The class sullenly turned to face the half-giant, who stood, embarrassed, at the edge of the clearing. “Thank you, Mr. Hagrid,” they all muttered with uniform lack of enthusiasm.
“This is a perfectly contained micro-marsh,” Kettleburn explained. “You will, in groups of three, climb in and set about identifying and capturing three dugbogs per group. If you’ve done your reading, this should be a veritable cakewalk. If not, Merlin help you. Now line up.”
A few of the less studious students exchanged nervous glances at the warning. Most had done the reading, but all knew of the painful bites dugbogs frequently inflicted on unwary hikers, even through thick boots. As Kettleburn sorted them into four groups of three, several students tried to charm their boots to be stronger, more sharp-teeth-resistant. Susan was more worried about the humiliating punishment she was sure to endure. She’d seen other victims of Kettleburn’s wrath before, walking into class with clocks hovering over their shoulders, clocks with a tendency to ring in the middle of silent study halls and important tests.
Susan, along with Hannah Scattergood (a Hufflepuff with comedic wit that could elicit a smile from the most stubborn mopers, Susan included) and Delphinus Mackenzie (a less-entertaining but equally goodhearted Hufflepuff), descended into the makeshift marsh. Trudging through mud, grass, and sludge, and three cautiously approached each piece of driftwood. If the log proved only a log, they could temporarily relax. If not, well, that was where the reading came in. While Delphinus levitated each dugbog from the murky water, Hannah held out the assigned cage and Susan bound its mouth and legs (gently), enclosing it in the box. This process repeated twice more, the three waded to the edge of the marsh, hopping over the wooden border and landing once more on solid ground. Each group, finished, then had the remainder of the period to do as they pleased, provided it was within Professor Kettleburn’s sight and did not involve rule-breaking.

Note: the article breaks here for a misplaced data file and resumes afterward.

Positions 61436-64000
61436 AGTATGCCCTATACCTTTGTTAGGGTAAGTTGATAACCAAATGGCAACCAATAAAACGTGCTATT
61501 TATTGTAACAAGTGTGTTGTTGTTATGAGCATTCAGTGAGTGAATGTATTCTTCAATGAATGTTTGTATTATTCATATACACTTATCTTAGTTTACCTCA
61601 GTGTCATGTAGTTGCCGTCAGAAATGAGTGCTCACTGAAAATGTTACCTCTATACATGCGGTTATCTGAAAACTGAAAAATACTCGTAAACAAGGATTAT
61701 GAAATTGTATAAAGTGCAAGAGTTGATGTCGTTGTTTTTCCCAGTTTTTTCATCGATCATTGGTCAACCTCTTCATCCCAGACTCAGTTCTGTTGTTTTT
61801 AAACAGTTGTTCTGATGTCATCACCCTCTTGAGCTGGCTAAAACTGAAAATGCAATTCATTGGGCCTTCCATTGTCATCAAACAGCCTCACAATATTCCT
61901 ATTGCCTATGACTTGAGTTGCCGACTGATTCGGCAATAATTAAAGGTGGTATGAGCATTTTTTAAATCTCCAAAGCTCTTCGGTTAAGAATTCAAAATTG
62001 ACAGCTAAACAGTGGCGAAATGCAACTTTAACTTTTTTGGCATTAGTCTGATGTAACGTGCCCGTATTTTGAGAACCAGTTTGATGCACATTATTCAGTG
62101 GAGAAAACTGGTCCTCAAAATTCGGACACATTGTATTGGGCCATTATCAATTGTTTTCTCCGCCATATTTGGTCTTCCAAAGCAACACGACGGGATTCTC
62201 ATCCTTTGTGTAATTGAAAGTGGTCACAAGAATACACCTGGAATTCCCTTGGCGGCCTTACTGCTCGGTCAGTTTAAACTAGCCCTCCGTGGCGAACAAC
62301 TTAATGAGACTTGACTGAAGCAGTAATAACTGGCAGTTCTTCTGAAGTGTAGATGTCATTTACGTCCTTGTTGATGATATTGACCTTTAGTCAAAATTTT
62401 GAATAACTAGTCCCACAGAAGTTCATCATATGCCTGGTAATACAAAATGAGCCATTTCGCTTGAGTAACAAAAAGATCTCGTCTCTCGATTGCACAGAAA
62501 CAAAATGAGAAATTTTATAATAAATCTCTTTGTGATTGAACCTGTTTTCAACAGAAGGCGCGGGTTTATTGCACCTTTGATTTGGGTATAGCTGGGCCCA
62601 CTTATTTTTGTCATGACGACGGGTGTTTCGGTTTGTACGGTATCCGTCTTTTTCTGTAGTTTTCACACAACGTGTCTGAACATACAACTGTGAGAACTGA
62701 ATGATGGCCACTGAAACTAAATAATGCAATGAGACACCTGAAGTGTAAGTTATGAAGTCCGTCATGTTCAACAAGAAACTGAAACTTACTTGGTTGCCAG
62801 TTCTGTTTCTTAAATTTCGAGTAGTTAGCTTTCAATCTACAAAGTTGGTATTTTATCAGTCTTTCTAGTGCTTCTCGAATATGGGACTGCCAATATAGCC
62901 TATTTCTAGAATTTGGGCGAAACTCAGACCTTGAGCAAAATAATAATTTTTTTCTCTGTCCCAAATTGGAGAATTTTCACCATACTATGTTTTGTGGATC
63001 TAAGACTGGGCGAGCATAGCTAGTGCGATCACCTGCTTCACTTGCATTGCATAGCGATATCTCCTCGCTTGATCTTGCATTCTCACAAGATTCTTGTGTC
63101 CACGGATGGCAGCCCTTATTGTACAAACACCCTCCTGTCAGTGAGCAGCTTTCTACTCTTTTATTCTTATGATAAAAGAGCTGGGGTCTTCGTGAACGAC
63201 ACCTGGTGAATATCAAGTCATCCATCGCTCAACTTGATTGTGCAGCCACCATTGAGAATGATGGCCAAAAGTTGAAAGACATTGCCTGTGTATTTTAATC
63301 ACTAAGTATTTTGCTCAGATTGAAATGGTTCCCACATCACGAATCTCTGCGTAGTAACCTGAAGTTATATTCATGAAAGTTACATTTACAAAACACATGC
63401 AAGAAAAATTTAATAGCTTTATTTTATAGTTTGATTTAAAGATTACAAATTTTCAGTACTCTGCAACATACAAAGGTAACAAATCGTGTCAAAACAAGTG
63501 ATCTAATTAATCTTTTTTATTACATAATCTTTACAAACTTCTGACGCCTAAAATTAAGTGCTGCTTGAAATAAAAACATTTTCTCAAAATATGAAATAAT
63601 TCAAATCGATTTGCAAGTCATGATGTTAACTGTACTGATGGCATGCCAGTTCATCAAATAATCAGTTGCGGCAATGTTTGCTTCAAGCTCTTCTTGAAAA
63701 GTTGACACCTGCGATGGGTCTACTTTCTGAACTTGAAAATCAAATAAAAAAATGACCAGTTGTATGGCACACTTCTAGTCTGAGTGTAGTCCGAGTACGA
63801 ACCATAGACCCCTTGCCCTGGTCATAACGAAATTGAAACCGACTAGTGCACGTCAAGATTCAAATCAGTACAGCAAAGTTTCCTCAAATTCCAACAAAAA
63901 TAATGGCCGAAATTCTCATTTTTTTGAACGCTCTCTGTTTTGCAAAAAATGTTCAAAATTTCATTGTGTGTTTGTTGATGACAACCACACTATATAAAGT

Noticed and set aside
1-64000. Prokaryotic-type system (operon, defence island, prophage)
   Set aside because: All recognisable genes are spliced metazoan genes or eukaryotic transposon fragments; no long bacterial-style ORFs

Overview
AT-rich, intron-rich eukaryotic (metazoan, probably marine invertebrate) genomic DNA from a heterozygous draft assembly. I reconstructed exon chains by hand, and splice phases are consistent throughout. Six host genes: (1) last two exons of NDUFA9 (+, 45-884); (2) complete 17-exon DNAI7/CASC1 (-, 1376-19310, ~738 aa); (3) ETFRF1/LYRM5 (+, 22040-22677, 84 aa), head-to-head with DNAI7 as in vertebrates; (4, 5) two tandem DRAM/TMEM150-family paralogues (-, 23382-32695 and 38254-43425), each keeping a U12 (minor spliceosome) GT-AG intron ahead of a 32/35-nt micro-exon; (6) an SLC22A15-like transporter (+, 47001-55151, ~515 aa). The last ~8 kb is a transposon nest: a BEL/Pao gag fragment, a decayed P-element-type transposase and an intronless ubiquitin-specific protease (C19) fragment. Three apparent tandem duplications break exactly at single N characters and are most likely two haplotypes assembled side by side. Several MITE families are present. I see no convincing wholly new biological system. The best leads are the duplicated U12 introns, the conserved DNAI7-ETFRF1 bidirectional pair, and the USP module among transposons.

“Ponds,” Kettleburn said, summoning her away from the others.
Susan’s boots squelched and squeaked as she approached. “Y-yes, Professor?” she stuttered.
“Detention, six-thirty, sharp. Hagrid’s hut.” He glowered, stern, before breaking into a smile. “This is actually a rare moment that I’m glad for lateness. I was going to ask you to do this, anyway, and now, you can’t say no and I don’t have to give you extra credit!” he chirped, clearly very pleased.
Sirius padded along the edge of the grounds, evening quickly approaching. Turtle’s detention was with Hagrid, if he remembered correctly. He’d overheard her talking about it with that Slytherin, the stony one who was much too tall and imperious for his liking. Slytherins shouldn’t possess such authority and confidence when they talked. They were all weasels.
Despite his attempts to justify the outing to both himself and Remus, who’d caught him sneaking out of the dormitory, Sirius wasn’t entirely sure why he wanted to visit Turtle. Sure, she was a right chatterbox when she thought no one was listening, with weird and amusing things to say. Sure, she knew just where that place was behind his ears where he liked most to be scratched. But Sirius had friends. He had a girlfriend (in fact, Helen was none too pleased with his ever-more frequent disappearances after dinner). In short, he had a life. There was no reason to be following Turtle around on these little excursions that constituted the sad, pathetic scrap of a thing she considered her social life.